<< I Love the Word "Popish"
. . . along with Romanist, Romish, Popery, and Papist. Not because it is a legitimate word, with proper etymological pedigree, mind you, but because it is so patently ridiculous and, well, downright idiotic (would anyone say "fatherish" or "fatherist"?). Just when you think no Protestant is silly enough to actually use this linguistic monstrosity (along with the others in the anti-Catholic catalogue), sure enough, Reformed Baptist apologist Steve Hays (the guy who thinks Catholicism is officially as liberal as American Episcopalianism is), brings it back from retirement.
He has (quite predictably) used the other similar words, too:
Both Romanist and popery.
I never knew that Dave Armstrong learned English as a second language, but then, it’s always a full moon over at Cor ad cor loquitur, so one comes to expect the unexpected.
Okay, I guess I have to give Mr. Armstrong a mini-course in remedial English. Using the “–ish” suffix to turn nouns into adjectives is a grammatically unimpeachable feature of standard English, viz., Amish, British, childish, Danish, English, Finnish, Israelitish, Jewish, Polish, priggish, Rhemish, Scottish, Spanish, &c.
Likewise, use of the “–ist” suffix serves a similar adjectival function, viz., Adventist, alchemist, Baptist, Buddhist, Calvinist, classicist, Congregationalist, coreligionist, cultist, deist, Donatist, evangelist, Hellenist, humanist, Jansenist, liturgist, Latinist, Marxist, Methodist, Molinist, monotheist, Novatianist, Occamist, polygamist, polytheist, psalmist, Redemptorist, Satanist, Scotist, Talmudist, theist, Thomist, Trappist, tsarist, Vedantist, &c.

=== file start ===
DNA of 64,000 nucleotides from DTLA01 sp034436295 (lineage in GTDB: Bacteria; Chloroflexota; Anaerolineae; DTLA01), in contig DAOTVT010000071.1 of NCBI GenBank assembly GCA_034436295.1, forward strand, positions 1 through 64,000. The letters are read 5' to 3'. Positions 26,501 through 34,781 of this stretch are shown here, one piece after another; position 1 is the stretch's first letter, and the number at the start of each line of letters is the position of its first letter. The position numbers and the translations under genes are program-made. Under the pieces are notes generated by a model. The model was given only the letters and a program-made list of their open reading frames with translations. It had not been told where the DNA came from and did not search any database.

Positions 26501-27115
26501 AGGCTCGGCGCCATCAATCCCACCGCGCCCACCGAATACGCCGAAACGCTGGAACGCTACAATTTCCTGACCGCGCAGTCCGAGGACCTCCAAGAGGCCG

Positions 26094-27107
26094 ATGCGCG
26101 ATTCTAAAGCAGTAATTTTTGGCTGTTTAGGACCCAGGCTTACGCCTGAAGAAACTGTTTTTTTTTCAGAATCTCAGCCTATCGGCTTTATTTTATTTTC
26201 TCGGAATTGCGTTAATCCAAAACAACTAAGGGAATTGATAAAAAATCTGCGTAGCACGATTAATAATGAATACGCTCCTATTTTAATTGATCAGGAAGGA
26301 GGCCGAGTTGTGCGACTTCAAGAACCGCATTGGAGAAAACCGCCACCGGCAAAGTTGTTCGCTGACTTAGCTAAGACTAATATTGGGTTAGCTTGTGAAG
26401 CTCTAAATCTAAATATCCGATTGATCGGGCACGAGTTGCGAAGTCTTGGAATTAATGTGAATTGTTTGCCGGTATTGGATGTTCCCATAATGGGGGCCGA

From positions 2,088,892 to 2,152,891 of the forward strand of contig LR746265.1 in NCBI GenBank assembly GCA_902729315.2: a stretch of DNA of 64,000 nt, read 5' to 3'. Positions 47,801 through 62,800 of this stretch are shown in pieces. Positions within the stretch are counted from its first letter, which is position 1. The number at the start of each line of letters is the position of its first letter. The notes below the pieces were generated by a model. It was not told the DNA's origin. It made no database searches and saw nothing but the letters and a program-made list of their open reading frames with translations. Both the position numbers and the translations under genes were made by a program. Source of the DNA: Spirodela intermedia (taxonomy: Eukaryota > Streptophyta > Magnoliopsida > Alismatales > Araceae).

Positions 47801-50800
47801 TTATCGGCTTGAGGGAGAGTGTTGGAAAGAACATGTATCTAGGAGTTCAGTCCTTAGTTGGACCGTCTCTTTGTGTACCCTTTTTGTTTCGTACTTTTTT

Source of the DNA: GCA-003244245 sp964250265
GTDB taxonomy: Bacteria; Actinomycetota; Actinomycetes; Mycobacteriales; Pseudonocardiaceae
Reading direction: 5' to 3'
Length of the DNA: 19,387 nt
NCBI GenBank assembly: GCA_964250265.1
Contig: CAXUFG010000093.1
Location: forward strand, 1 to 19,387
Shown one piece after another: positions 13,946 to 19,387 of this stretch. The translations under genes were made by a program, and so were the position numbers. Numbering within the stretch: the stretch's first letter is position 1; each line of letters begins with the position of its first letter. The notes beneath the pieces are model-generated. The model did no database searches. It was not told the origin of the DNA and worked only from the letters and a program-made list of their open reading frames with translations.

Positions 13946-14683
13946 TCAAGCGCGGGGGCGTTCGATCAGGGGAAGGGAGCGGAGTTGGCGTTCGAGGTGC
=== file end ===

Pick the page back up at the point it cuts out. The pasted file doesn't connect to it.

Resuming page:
The late JP2 was fond of these sorts of coinages as well, to wit: Yahwist, Elohist.
It would be best, therefore, if Armstrong avoided words like “idiotic,” as these are apt to recoil on the head of the disputant.
No, we don’t employ “fatherish” or “fatherist.” But we do employ “paternal” and “paternalistic” to express the same relation. It’s just that in that particular case, English usage favors Latin derivatives over Anglo-Saxon.
I suppose a Roman Catholic would object to “Romanist” or “Papist” on the same grounds as a Muslim to “Mohammedan.” Just as a Muslim will protest that he is a follower of Allah, not of Muhammad, a Roman Catholic will protest that he is a follower of Christ, not of the Pope—I guess. But isn’t the Pope the vicar of Christ?
In any case, I reserve the right to use designations which reflect my theological viewpoint, and not the outlook of my theological opponent.
A Romanist is someone who adheres to the primacy of Rome. A papist is someone who adheres to the primacy of the Pope. And so forth.
Since a Calvinist takes no offense at being denominated a Calvinist, I don't see why a Catholic should take offense at being denominated a papist or Romanist.
Hence, I will continue to opine on the papistical popery of papistically papizing papists in the thrall of papistry and popedom.